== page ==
On March 21, a little after 8am, an Air China plane landed at Athens’ Eleftherios Venizelos Airport beneath the deep blue Attika sky.
There to welcome it was the Chinese Ambassador to Greece and a number of ministers and deputy ministers of the Greek government.
When the plane stopped, Chinese embassy staff ran over and raised a banner that said in Greek and Chinese: “Friendship is a soul dwelling in two bodies,” (Aristotle).
The aircraft carried health-related material, which, according to a Chinese embassy briefing, contained “550,000 medical, surgical, and protective masks, medical glasses, gloves and shoe covers.”
And of course the representatives of the Greek government were there to express their gratitude.
Many of us remember when it was America that used to send us help in critical times.
Do you remember the yellow cheese, the clothing, etc.?
Apart from the material substance provided by the act, this is an excellent way to win the favor of another country.
It is a state’s great, indirect power – the so-called soft power.
Now, as unlikely as it sounds, America can help no one. Unfortunately, it is struggling to meet its own health needs.
But top U.S. officials are furiously fighting the “propaganda campaign” launched by China which seeks to undermine its reputation inside and outside the country over the mismanagement of the virus crisis and to replace the United States’ global influence.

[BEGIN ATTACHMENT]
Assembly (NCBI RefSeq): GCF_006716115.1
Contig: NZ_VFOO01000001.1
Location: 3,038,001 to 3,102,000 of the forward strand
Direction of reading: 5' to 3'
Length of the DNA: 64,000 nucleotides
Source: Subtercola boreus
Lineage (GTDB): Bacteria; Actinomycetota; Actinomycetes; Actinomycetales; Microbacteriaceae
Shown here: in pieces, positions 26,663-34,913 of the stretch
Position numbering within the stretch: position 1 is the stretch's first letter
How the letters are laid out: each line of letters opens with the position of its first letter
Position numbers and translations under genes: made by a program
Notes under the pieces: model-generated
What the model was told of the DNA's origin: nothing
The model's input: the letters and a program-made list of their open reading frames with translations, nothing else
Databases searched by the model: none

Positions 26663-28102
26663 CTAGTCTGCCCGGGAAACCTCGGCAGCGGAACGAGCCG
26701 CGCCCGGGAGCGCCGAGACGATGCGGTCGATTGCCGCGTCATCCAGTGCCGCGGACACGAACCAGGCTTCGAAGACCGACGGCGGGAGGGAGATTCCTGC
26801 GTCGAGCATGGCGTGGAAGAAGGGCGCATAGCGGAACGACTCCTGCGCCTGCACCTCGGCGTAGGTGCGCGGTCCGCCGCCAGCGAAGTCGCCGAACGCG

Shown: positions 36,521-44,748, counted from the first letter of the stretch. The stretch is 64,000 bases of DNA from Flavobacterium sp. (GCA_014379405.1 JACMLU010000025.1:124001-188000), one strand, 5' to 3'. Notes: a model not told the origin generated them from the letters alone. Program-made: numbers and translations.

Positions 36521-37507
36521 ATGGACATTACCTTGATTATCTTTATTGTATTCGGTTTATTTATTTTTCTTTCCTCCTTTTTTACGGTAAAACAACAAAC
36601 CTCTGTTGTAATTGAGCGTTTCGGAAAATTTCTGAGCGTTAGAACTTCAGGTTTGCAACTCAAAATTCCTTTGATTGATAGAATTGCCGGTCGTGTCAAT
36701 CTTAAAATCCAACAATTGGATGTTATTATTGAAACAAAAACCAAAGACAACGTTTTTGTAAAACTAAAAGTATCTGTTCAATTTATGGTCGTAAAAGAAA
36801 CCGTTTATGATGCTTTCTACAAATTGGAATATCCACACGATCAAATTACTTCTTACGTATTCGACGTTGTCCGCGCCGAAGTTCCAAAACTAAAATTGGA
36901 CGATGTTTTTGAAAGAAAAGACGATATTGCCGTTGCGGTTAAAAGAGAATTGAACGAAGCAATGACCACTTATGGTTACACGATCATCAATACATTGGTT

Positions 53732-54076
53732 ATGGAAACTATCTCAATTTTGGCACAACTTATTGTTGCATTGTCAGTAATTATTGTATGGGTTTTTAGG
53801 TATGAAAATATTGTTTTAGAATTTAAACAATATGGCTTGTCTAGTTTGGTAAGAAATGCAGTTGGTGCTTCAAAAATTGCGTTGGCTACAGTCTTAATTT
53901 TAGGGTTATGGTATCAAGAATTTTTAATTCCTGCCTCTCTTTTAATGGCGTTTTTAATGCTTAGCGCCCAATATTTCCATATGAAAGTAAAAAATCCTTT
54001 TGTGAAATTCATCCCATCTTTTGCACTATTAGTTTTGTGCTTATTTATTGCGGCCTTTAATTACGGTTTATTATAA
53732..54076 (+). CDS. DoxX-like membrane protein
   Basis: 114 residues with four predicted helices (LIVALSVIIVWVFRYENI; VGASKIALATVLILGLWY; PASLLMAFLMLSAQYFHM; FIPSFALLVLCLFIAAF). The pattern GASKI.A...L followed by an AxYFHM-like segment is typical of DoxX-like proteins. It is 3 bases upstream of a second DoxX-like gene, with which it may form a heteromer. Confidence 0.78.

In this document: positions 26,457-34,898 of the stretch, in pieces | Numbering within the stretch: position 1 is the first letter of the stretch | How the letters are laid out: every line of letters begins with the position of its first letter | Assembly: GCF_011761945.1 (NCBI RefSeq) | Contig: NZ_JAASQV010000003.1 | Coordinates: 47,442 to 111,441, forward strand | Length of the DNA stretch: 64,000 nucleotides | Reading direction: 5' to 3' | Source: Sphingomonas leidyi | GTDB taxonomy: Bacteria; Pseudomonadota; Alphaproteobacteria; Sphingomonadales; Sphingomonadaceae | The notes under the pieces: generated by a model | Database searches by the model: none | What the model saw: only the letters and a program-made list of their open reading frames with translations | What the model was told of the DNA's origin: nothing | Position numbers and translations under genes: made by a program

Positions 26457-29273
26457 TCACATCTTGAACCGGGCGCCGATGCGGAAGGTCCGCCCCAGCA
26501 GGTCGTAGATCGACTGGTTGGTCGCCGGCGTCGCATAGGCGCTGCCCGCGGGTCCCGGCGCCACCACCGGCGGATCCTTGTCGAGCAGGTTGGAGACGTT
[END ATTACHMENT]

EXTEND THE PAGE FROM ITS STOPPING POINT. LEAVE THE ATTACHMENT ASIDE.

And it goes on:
The battle against China is led by President Trump. Last week, in briefing notes prepared for him to be used during one of the daily updates he presents to journalists, the text referred to the “coronavirus.”
But there is a photo that showed the President’s notes which crossed out the word “coronavirus” and replaced it with “China virus.”
Since then, despite protests from China but also from Asian Americans, some of whom have been victims of racist attacks, the President has continued to speak of the “Chinese” virus.
And that seems to be sticking.
In any case, many believe that now is not the right time to fix responsibility for the pandemic. They say that cooperation is crucial to taking steps as quickly as possible to control the situation.
PS: The article by Dr. John Ioannides that I cited in my recent commentary has generated a lot of reaction.
A couple of days ago, Thomas Friedman also mentioned him in his regular column in The New York Times: “Dr. John P.A. Ioannidis, an epidemiologist and co-director of Stanford’s Meta-Research Innovation Center, pointed out in a March 17 essay on statnews.com, that we still do not have a firm grasp of the population-wide fatality rate of coronavirus. A look at some of the best available evidence today, though, indicates it may be 1 percent and could even be lower.”